Now, six years after her death at the age of 74, Norton is reissuing her novels and has compiled this giant collection of her short fiction, incorporating the complete text of five previously published collections. This volume also includes an introduction by Graham Greene, somewhat truncated from its original (and uncredited) publication in The Snail-Watcher and Other Stories (1970). It is abbreviated because, oddly, none of the stories from that excellent collection are included in the present omnibus, and Greene makes reference to what is perhaps Highsmith's most famous story, "The Snail- Watcher."
Even lacking this masterpiece and the equally unsettling "The Terrapin," there are many distinguished tales of horror and, as Greene accurately defines them, apprehension.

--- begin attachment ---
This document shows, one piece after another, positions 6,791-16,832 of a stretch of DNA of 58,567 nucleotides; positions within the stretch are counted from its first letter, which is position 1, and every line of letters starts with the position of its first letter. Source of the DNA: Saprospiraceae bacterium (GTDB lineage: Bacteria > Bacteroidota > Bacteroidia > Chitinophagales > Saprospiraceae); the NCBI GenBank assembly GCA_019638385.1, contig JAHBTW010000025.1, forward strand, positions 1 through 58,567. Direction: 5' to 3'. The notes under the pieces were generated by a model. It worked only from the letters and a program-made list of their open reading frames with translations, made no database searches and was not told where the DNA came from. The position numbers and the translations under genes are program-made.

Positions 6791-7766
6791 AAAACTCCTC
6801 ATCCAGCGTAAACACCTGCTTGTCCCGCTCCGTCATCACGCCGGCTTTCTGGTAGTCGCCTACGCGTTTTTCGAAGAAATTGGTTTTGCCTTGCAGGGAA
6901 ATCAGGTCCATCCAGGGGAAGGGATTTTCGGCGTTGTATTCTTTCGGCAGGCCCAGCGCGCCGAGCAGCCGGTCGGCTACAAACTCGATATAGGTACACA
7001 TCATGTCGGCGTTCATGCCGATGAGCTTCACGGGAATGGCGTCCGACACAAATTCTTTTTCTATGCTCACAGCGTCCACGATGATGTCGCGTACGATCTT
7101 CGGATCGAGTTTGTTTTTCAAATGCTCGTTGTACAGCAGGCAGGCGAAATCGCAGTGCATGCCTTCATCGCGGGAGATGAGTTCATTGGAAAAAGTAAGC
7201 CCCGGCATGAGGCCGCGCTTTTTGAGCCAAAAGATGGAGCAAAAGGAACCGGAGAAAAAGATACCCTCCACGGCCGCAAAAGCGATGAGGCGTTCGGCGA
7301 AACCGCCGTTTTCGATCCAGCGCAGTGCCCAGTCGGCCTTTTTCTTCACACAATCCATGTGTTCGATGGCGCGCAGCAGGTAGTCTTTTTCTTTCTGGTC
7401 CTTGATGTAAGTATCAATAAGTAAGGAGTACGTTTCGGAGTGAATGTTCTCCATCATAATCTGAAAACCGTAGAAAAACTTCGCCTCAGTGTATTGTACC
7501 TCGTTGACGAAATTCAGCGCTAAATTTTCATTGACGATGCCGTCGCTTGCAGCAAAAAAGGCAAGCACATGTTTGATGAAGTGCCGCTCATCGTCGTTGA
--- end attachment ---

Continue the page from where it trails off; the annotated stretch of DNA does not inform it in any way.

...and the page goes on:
In "The Hand," the first story in the collection originally published as Little Tales of Misogyny, a young man asks the father of his beloved for her hand and is given it--in a box. Equally unappealing events befall the women (and, indeed, the men) skewered in the other stories in this aptly titled volume, most of which are so short that they are mere vignettes, each startling in the terse clarity of the prose and the matter-of-factness of the fates meted out to the protagonists.
"The Dancer" is strangled in quiet rage by her partner, who walks away from her lifeless body as an audience cheers the performance. "The Coquette" is murdered by the two lovers she had set against each other, and they are let off by a judge who had also been tortured by her coquetry. He forgave their infatuation with her, "a state that inspired his pity, since he had become sixty years old," as Highsmith cruelly explains.